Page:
Debt stock refers to the total value of the debt that a nation owes to all lenders. Debt stock is a separate category from debt service payments, which are the payments that a nation makes on its debt. These categories are necessary because the terms of a loan to a government may change, such as a wealthy country allowing a poorer country to defer interest payments on its debt.
Aid that reduces a nation's total debt stock may not stimulate the economy. For example, a poor nation may owe $100 billion to foreign lenders and have debt service payments of $5 billion per year. If the wealthy nation that holds the loan writes off $50 billion of the loan but still requires the poor nation to pay $5 billion a year for debt service, the poor nation does not have more cash available to spend.
Internal Debt Stock
Internal debt stock is the debt that the nation owes to lenders located within the country. Internal debt stock is not as much of a problem because it is usually denominated in the nation's own currency. The nation's central bank can create more money to pay off these internal loans. If some government agencies hold the debt of other government agencies, the government may be able to cancel the debt.
External Debt Stock
External debt stock is owed to foreign lenders, including banks and other nations. These loans are often denominated in foreign currencies. If the central bank creates more money to pay off the debt, this causes the exchange rate of its currency to drop, so it will still owe the same amount of foreign currency.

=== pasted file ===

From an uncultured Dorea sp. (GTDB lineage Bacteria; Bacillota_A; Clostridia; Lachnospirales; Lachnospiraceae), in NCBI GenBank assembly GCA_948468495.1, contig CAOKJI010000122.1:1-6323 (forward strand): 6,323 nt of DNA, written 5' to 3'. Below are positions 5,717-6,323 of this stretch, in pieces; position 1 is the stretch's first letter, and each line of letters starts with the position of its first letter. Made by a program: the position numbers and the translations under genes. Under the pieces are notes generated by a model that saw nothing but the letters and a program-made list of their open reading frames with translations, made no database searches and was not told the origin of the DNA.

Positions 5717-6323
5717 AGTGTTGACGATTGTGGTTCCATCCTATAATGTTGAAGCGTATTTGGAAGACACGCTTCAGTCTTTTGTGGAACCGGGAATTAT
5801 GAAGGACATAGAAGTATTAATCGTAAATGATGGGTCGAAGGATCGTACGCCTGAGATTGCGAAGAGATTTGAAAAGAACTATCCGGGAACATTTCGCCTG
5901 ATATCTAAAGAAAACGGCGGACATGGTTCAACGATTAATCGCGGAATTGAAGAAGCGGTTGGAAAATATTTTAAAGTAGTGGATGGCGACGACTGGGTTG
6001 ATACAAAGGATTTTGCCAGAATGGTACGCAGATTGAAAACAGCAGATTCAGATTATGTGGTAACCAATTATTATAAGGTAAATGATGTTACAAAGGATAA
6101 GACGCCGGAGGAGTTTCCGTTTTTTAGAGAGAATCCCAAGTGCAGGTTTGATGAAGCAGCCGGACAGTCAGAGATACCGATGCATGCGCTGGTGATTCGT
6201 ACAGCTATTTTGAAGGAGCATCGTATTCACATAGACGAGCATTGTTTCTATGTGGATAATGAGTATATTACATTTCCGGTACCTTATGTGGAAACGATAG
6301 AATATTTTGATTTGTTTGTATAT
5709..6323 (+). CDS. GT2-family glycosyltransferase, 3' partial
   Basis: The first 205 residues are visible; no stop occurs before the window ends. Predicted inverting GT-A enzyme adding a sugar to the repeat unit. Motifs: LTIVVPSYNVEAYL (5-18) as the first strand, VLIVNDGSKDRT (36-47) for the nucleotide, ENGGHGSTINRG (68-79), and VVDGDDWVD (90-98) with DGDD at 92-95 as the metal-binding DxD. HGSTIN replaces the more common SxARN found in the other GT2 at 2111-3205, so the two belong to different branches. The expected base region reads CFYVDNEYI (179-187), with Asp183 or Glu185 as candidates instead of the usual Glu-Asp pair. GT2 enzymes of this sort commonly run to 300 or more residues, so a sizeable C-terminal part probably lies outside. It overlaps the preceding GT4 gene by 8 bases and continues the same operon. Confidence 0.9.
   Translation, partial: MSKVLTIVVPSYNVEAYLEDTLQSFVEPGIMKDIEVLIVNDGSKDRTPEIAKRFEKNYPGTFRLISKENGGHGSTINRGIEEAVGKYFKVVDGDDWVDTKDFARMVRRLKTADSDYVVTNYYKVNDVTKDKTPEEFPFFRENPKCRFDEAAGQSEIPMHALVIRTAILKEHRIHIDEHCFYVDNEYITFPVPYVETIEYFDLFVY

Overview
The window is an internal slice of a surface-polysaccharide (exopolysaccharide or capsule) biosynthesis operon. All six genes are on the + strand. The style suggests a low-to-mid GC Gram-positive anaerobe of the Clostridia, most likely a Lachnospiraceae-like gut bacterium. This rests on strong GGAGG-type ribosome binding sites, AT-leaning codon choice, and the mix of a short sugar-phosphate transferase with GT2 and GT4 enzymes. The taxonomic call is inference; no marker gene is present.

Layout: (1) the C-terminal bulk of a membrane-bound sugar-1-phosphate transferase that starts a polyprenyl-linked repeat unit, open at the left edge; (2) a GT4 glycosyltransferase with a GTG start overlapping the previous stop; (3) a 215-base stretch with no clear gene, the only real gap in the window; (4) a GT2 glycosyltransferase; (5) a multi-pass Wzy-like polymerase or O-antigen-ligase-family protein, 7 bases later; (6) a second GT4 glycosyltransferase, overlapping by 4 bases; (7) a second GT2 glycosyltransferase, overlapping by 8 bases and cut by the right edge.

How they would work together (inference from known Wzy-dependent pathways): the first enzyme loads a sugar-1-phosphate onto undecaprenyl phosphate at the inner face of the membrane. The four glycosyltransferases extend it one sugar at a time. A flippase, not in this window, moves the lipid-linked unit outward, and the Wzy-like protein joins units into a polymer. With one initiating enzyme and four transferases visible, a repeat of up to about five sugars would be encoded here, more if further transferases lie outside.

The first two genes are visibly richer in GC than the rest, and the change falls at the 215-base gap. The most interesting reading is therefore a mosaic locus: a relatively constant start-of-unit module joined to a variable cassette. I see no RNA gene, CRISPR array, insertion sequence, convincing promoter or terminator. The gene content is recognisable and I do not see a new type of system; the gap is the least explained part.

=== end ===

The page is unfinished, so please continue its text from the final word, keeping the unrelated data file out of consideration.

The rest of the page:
Changing the interest rate on the debt does not affect the size of the current debt stock. If a nation owes $200 billion at 5 percent interest, and the foreign lender reduces the interest rate to 4 percent, the nation will still owe $200 billion. Reducing the interest rate on the debt reduces the growth rate of the debt stock, because the nation will need to borrow less money from foreign lenders to make debt service payments.
Debt stock is usually reported in comparison to the country's gross domestic product. A country that owes $200 billion with a GDP of $200 billion is more risky to invest in than a country that owes $300 billion but has a GDP of $600 billion. High debt stock discourages foreign private investors, but a foreign government may still be willing to loan money to the nation for political reasons, such as supporting a loyal ally.
Eric Novinson has written articles on Daily Kos, his own blog and various other websites since 2006. He holds a Bachelor of Science in business administration from Humboldt State University.